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“Everything Everywhere”'s James Hong 'Disappointed’ Asian Americans Are Not ‘Getting Their Fair Share' of Roles (Exclusive)

“I still think the percentage of Asian American actors being hired to be in the movies is awfully low,” says ‘Kung Fu Panda’ star James Hong

<p>Amy Sussman/Getty Images</p> James Hong at his Hand and Footprint Ceremony at TCL Chinese Theatre Feb. 22

Amy Sussman/Getty Images

James Hong at his Hand and Footprint Ceremony at TCL Chinese Theatre Feb. 22

Seven decades in, James Hong is something of an expert on Asian American representation in Hollywood.

“It's always on my mind, on my soul,” says the Everything Everywhere All at Once actor, who started working onscreen in the 1950s — when roles for performers of Asian descent were “cliché roles like the villain.”

“My first movie was Soldier of Fortune where I was a Communist soldier, and those were the only roles in those days for actors like myself,” Hong, 95, tells PEOPLE.

Related: Kung Fu Panda 4’s James Hong Shares Secret to His 70-Year Career: 'I'm 95 and I'm Still Going' (Exclusive)

After that first screen credit — which, he notes, makes him “possibly the only actor alive that has worked with Clark Gable” — the Minnesota-born Hong accepted more and more bit parts, even if they were stereotypical antagonists. “I didn't care. I just wanted to exercise my craft,” he remembers. 

<p>Amy Sussman/Getty</p> (Left-right:) James Hong, Bryan Cranston, Jack Black and Awkwafina at the Los Angeles premiere of "Kung Fu Panda 4" March 3

Amy Sussman/Getty

(Left-right:) James Hong, Bryan Cranston, Jack Black and Awkwafina at the Los Angeles premiere of "Kung Fu Panda 4" March 3

“Looking back, it was meant to be,” he adds. While studying civil engineering at the University of Minnesota and serving 18 months in the Armed Forces amid the Korean War, Hong maintained his childhood desire to act.

“I garnered all these hundreds of roles because, in a way, Hollywood was waiting for me,” he says. “I came out here to California and boom! Right away, it just stuck… It was the right person being in the right place at the right time.”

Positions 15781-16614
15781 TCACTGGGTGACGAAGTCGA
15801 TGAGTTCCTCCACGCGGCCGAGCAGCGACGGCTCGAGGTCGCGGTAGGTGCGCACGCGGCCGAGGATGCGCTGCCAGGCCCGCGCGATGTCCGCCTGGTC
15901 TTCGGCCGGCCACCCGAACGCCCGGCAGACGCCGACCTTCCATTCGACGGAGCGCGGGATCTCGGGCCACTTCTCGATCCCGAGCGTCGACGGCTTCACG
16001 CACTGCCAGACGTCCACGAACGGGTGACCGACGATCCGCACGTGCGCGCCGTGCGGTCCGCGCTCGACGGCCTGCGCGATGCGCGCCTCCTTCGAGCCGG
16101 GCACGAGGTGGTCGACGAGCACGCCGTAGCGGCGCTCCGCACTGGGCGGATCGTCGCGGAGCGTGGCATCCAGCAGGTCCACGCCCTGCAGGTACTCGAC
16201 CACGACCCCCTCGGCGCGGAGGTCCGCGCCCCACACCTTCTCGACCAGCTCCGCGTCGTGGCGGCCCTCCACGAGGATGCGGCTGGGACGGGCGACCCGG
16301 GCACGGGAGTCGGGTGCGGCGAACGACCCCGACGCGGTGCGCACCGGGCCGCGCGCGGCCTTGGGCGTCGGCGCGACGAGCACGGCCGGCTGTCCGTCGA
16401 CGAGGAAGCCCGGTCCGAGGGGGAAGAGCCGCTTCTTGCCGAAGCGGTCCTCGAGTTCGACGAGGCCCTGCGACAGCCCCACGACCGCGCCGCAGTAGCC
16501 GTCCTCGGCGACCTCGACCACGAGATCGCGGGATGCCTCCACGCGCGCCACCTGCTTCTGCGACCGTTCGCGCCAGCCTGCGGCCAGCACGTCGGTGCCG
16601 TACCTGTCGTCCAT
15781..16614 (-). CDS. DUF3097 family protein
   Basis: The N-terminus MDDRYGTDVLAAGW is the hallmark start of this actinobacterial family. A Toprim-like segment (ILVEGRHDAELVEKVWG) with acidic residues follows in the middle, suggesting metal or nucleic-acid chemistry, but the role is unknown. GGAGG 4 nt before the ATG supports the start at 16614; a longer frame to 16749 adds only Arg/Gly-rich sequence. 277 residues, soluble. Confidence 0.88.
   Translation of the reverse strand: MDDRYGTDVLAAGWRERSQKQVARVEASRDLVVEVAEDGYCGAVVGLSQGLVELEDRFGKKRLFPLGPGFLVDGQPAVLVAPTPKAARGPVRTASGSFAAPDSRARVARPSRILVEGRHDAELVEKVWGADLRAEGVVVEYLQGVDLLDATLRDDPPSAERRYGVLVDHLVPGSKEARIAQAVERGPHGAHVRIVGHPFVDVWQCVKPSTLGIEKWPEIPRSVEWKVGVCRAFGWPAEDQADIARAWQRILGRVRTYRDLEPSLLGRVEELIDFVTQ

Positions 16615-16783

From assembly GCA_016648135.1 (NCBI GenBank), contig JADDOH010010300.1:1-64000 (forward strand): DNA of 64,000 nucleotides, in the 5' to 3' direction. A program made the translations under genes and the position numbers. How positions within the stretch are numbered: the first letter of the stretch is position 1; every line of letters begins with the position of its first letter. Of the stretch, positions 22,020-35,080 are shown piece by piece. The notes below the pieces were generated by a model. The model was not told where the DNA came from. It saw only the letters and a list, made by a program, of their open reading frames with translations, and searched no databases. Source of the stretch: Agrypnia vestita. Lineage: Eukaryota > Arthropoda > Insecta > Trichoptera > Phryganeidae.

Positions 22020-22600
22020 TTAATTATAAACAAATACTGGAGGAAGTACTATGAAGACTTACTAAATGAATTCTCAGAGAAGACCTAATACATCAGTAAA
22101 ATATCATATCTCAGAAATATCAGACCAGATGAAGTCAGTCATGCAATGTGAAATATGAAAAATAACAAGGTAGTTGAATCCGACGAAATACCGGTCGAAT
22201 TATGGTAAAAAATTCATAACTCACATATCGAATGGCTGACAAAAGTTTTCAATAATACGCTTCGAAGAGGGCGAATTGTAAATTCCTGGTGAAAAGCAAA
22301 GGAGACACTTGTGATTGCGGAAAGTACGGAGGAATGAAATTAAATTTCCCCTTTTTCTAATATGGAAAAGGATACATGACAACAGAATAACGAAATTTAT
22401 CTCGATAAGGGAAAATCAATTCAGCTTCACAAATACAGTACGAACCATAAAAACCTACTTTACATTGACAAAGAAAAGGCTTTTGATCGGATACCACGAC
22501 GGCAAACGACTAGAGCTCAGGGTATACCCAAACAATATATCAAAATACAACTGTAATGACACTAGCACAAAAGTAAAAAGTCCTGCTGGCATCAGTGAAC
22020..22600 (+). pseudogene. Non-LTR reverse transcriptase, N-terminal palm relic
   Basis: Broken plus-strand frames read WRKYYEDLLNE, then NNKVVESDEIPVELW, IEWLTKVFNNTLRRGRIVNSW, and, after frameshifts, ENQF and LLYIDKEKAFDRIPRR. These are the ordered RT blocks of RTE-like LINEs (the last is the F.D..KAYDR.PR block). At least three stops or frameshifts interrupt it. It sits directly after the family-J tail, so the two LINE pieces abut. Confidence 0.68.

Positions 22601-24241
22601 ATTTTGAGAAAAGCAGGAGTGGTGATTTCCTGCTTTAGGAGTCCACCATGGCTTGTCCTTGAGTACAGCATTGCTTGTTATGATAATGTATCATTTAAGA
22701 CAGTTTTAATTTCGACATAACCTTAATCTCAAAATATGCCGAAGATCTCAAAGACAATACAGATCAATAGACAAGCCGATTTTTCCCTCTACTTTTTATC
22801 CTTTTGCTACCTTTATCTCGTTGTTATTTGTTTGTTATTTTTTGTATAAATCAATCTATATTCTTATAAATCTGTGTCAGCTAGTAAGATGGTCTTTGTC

Although Hong became a fan favorite for voice roles in Mulan and the Kung Fu Panda franchise, plus scene-stealing appearances in Big Trouble in Little China and Seinfeld, it wasn’t until the Oscar-sweeping success of Everything Everywhere that he experienced a true career resurgence.

“All of a sudden, on the 70th year, things began to pop in place!” says Hong, who in 2022 was given his star on the Hollywood Walk of Fame and on Feb. 22 — his 95th birthday — had his hands and feet immortalized in cement at the TCL Chinese Theatre also on Hollywood Boulevard.

Photo by Kevin Winter/Getty Images James Hong (center) at the 2023 SAG Awards
Photo by Kevin Winter/Getty Images James Hong (center) at the 2023 SAG Awards

Along with castmates Michelle Yeoh, Ke Huy Quan, Stephanie Hsu and Jamie Lee Curtis, Hong earned a Screen Actors Guild ensemble award for Everything Everywhere. When the movie won seven Oscars including Best Picture last year, it marked Hong’s first-ever attendance of an Academy Awards ceremony.

“We've come a long way,” he says of Asian and Asian-American talent. “Now we've got people who are winning awards, Oscars and recognition… I'm so glad we're being recognized.”

Related: Michelle Yeoh Says She 'Kung Fu'd' and 'Shattered' Glass Ceiling at Oscars 2023

But although there are now more than just Communist soldier roles available, Hong says, “I still think the percentage of Asian American actors being hired to be in the movies is awfully low.”

The actors following in Hong’s footsteps, he says, “are not getting their fair share of roles. A lot of my colleagues who are fairly good actors and actresses have to sometimes even quit or take on a side job. That's terrible, you know?”

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<p>Gilbert Flores/Variety via Getty Images</p> James Hong at his Hand and Footprint Ceremony at TCL Chinese Theatre Feb. 22

Gilbert Flores/Variety via Getty Images

James Hong at his Hand and Footprint Ceremony at TCL Chinese Theatre Feb. 22

That’s part of what motivated Hong and other artists of Asian descent in 1965 to establish Los Angeles’ East West Players, the country’s first professional Asian American theater. The alumni list for the organization, still going strong today, includes Daniel Dae Kim, BD Wong and John Cho.

“America is where you have to fight for your rights, you have to speak,” Hong tells PEOPLE. “Asian American actors as a whole are still in the silent minority bracket. They come from a culture where they say, like my father and mother and grandparents, ‘Don't say anything that's going to get people all excited.’

Related: Oscar Winner Ke Huy Quan Says He's 'Worried' That His Comeback Success 'Is Only a One-Time Thing'

“That has been taught to many, many generation of Asian Americans, of Asians, period, and handed down to me in Minneapolis, where I was born,” he adds. “So I have to tell my colleagues, ‘You have to be vocal, you have to say something. You've got to have fair representation in this business and we're not getting the jobs that we should be getting.' Nobody's going to just come out and give you a job. You have to fight for it."

Hong acknowledges that Hollywood has “made some progress” when it comes to diversity, equity and inclusion. But “there has to be a lot more progress as far as I'm concerned. I won't be around to see it all, but I'm sure it will be on its way.”

Following his appearance on Disney+ series American Born Chinese, Hong is reprising his voice role as Chinese goose Mr. Ping, adoptive father to Jack Black’s panda Po, in Kung Fu Panda 4, in theaters now.

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